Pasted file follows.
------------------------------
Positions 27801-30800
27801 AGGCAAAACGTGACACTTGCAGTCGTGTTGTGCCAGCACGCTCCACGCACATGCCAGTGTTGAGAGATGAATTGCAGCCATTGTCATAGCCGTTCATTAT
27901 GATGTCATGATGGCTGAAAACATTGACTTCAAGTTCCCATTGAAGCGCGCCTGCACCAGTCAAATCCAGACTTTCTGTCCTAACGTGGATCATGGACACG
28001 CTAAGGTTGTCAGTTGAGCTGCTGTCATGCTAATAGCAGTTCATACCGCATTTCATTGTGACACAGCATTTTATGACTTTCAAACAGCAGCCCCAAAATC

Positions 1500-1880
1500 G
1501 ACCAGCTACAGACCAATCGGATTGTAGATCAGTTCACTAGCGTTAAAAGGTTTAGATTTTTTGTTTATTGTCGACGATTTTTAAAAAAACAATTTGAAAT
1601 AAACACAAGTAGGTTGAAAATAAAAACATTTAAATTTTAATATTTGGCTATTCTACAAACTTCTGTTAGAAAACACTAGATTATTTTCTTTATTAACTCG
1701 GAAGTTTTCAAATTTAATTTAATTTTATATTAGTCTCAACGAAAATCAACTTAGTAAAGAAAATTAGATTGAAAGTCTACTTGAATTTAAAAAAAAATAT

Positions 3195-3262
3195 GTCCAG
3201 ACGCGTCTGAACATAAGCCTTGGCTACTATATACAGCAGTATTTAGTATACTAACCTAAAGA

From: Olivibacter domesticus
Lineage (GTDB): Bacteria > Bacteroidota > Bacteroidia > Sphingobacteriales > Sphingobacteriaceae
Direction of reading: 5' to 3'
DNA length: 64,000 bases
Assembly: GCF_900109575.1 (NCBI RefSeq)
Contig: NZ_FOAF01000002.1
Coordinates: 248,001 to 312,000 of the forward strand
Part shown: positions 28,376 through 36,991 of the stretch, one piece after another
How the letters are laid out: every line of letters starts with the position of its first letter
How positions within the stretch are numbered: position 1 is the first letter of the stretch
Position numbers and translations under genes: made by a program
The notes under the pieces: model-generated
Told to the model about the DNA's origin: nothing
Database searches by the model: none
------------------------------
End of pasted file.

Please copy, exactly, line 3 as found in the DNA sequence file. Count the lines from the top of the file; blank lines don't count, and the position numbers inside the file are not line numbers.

27901 GATGTCATGATGGCTGAAAACATTGACTTCAAGTTCCCATTGAAGCGCGCCTGCACCAGTCAAATCCAGACTTTCTGTCCTAACGTGGATCATGGACACG